EXCITING UPDATE TO THE JOHN BUCK/GLOVE GUARDIAN CONTEST:
Buck himself has upped the ante… If the contest reaches 600 entries (we’re at 383 right now), he is going to throw in a SIGNED BAT to the lucky winner. SHARE WITH FRIENDS LIKE MOM TAUGHT YOU.
Also, we have confirmation that the winner will be able to choose between the black and camo styles of Glove Guardian. Here is what camo looks like:
And now, for the stories:
A good story about ballplayers and their gloves, including an awesome excerpt from the A’s Mike Gallego about the Loma Prieta earthquake that shook Candlestick Park during the ’89 World Series.
A little tutorial on breaking in a glove from Javier Bracamante, the Astros bullpen catcher:
That makeshift mallet was the real deal.
A brief debate on whether or not its OK for grown men to wear a glove in the stands. A lot of tough guys disagree, but I don’t judge a man wearing a glove. I know that if I was sitting above the dugout with a girlfriend/child, I would feel better prepared to protect her face from a smoked foul ball if I had a glove than if I didn’t. Just sayin’.
In an article about Mike Lowell mentoring Will Middlebrooks at third base, Middlebrooks said this:
“Just working on my angles at third. You have to play it at like 45-degree angles, and a lot of times I get too flat and you get a lot of in-between hops and you don’t get to as many balls, so I’m just working on my angles and staying down on the ball.”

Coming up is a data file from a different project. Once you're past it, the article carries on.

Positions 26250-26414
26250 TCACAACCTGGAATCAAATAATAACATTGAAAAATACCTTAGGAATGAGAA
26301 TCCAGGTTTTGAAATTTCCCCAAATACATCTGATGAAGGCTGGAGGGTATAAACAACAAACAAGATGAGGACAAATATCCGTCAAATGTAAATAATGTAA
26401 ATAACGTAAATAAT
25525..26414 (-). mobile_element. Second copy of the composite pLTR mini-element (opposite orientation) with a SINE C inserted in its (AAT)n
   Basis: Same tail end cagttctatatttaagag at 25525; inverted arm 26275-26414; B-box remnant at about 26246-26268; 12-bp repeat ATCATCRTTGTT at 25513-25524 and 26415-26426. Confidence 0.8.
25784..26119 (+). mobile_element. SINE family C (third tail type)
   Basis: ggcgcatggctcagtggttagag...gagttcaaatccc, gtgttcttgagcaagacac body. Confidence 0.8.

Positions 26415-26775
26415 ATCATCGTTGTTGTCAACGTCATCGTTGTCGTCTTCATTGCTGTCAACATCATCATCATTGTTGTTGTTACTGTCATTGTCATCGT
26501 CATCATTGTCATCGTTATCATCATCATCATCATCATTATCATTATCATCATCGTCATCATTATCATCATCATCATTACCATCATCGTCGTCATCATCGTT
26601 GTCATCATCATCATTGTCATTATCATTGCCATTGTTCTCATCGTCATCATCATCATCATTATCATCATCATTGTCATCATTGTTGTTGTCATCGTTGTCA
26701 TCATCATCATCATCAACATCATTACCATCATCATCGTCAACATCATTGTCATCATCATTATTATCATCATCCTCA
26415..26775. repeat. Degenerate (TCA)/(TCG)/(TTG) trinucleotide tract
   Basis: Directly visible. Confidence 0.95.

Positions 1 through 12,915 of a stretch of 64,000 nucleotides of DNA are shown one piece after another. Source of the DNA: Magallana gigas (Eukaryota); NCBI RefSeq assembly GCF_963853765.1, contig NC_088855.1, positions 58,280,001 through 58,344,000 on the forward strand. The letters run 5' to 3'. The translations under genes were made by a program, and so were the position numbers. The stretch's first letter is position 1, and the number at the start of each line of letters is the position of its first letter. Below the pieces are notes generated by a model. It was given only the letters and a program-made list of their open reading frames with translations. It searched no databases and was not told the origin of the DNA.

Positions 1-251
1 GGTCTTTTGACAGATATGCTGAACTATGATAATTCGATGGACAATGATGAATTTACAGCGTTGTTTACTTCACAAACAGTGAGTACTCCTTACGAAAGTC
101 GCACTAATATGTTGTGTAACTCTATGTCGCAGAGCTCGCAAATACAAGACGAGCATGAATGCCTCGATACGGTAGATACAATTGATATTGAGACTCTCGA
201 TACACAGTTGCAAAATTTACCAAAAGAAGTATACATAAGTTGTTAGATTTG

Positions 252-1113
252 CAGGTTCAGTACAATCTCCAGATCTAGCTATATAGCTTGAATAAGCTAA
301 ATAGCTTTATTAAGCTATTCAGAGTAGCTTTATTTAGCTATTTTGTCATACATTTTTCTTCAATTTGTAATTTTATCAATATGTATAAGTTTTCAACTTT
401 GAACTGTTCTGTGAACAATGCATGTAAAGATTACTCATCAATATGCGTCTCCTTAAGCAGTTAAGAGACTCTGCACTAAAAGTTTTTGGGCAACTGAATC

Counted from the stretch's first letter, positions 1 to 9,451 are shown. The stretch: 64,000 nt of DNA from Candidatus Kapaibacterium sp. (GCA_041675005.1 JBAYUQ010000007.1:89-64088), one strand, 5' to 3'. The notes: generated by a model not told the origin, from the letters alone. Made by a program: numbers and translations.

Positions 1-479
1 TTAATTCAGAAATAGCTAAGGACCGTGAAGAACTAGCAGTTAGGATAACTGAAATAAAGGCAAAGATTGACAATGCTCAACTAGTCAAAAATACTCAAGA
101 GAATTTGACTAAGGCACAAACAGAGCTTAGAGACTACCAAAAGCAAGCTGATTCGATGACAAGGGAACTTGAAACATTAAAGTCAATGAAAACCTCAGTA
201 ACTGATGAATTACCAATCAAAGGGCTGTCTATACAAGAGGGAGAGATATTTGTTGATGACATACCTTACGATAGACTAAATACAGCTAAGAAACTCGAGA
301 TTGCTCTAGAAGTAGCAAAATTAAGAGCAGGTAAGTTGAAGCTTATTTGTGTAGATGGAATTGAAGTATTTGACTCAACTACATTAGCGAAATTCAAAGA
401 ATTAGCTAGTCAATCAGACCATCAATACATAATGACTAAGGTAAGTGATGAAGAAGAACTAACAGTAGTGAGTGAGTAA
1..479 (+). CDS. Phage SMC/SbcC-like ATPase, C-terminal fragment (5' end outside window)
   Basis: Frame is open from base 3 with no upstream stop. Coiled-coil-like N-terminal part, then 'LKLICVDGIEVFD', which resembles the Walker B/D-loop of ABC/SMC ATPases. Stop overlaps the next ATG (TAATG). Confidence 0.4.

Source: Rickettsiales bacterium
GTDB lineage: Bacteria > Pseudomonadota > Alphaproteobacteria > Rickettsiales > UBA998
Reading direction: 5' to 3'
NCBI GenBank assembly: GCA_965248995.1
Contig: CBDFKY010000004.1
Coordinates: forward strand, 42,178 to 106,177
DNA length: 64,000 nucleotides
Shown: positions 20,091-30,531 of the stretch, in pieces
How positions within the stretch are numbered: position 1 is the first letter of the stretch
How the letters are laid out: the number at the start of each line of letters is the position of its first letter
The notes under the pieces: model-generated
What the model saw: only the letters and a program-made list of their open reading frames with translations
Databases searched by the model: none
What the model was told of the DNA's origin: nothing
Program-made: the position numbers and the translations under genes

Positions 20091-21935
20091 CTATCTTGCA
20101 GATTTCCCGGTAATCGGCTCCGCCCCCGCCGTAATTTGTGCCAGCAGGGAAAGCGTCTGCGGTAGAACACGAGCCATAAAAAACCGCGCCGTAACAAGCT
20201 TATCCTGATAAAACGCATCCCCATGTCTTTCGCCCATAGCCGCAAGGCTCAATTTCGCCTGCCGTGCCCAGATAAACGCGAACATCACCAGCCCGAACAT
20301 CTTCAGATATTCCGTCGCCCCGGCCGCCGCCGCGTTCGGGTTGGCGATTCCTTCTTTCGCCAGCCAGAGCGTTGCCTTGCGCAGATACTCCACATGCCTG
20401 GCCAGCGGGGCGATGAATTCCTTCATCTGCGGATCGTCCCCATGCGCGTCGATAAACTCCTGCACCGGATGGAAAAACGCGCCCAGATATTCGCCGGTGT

I love when you get this type of in-depth educational stuff. I wish there was a little more, but I think what Middlebrooks is saying relates to balls hit to his right or left. He’s saying that you’ve got to be decisive at third, either attacking the ball by closing the angle and getting that short hop while moving towards first (on balls hit glove-side), or retreating back towards the shortstop/left field to get the long hop. He’s saying that he wants to avoid moving completely laterally (perpendicular to the third base line) because it limits your range and can lead to tough hops.
Here’s the first ever Nike 3-D printed shoe:
Nike released this in lieu of the NFL Combine with the aim to “master the 40.” This is what Nike had to say about it: “The SLS process allows for the engineering and creation of shapes not possible with traditional manufacturing processes, as well as the ability to make design updates within hours instead of months to truly accelerate the innovation process to never seen speeds.”
In 1948, players bought their own gloves:
Click that source for more pictures from the Dodgers 1948 Spring Training.
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